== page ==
(Okay, I’m with the band.) (The band!)
“Identification,” the bald, tattooed man behind the counter snaps. I slide my driver’s license through the hole in the glass. It’s a flimsy California ID, authentic yet unconvincing. Oregon waiters and ticket-takers never can find my date of birth, even though it’s stamped in bold, red ink below my photo, in which I’m ecstatic because I’d just passed the California state drivers’ test—on my first try. (In Oregon it took three times to pass the written portion and twice to pass the driving.) (Hey, no one told me to turn my cell phone off before pulling out of the parking lot. And to refrain from reaching into the back seat to answer it—the first and second time it goes off.)
We’re at the Doug Fir on East Burnside Street. The tattooed man hands me a ticket and backstage pass, and I wait for my friends to pay the ten dollar cover and get their wrists stamped. A pang of guilt strikes me as I watch them surrender their hard-earned cash, but it’s quickly suppressed by excitement. Twenty or so trendy Portlanders form a line that wraps around the corner of the venue, all of them eager to see Goodbye Harrison on one of Portland’s most popular stages.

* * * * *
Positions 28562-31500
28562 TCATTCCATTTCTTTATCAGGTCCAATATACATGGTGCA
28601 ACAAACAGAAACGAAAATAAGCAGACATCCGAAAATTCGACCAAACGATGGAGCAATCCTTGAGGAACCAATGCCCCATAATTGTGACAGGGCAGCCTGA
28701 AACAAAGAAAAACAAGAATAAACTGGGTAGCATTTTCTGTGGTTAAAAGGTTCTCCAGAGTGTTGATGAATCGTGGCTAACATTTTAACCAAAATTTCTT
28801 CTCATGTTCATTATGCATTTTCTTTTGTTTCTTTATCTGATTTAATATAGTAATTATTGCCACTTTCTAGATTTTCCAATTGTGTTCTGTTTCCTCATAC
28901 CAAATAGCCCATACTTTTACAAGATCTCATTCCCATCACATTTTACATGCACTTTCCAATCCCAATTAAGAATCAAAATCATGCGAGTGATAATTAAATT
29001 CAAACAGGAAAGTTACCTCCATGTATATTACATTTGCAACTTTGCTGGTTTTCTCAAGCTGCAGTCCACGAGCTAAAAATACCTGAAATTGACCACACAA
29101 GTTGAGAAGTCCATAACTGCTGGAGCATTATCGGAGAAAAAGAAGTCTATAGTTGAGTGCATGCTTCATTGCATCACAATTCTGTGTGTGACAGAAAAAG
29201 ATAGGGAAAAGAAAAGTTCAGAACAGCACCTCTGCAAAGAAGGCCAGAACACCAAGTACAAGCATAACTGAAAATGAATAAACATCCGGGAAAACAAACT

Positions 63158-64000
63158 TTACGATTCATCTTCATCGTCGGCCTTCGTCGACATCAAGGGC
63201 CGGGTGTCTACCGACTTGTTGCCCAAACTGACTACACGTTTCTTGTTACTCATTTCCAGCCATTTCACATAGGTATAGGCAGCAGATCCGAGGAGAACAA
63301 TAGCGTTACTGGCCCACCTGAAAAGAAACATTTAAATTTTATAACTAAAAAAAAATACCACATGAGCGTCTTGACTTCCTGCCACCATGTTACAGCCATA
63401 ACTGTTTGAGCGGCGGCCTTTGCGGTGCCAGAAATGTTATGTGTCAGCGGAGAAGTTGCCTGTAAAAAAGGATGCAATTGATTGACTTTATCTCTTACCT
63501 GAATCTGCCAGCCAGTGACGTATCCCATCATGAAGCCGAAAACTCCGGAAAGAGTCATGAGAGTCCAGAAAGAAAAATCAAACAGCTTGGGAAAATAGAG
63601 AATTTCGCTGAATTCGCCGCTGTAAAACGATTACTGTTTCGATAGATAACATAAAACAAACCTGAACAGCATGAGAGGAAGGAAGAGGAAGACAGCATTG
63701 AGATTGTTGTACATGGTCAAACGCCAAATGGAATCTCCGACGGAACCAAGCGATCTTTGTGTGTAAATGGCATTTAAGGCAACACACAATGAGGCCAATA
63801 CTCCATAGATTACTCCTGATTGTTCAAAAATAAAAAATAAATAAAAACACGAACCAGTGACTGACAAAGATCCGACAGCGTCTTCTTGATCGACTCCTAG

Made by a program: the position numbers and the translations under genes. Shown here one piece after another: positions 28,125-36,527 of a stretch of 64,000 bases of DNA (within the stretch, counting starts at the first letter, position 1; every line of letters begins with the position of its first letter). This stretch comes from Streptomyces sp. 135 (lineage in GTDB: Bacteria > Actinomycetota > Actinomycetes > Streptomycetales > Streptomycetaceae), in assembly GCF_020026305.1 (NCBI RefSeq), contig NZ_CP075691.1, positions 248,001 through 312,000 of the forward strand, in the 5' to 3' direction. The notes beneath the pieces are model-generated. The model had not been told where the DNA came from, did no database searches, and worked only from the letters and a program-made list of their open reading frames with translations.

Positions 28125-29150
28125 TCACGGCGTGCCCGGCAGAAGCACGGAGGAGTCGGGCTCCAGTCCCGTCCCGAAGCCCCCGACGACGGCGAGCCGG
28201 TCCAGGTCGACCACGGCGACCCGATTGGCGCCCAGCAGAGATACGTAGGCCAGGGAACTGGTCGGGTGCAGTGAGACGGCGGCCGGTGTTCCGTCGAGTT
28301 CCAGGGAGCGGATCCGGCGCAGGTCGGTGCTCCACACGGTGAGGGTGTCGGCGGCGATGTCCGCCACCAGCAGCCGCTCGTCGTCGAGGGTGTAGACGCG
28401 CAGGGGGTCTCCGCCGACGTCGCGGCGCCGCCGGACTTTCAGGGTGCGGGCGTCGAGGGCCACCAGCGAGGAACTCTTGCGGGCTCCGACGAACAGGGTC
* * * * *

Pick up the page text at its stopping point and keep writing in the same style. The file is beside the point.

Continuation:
For me, this is more than just a concert—the event has been on my calendar for a good three months—and now that it’s finally here and we’re five minutes from show time, I realize this moment is more nerve-wracking than anyone should have to endure without a pitcher of margaritas.
Backstage, Jeff is even more nervous, but in a good way. In a rock star, big-man-on-campus sort of way. He’s standing in the same spot that other celebrated performers have stood, waiting to take the stage and stir up the audience with original lyrics and fresh beats. He wipes the sweat from his forehead while looking at me, his eyes bluer than I’ve ever seen them.
The crowd hollers with energy.
The beats pick up.
And tonight, the guys of Goodbye Harrison are celebrities.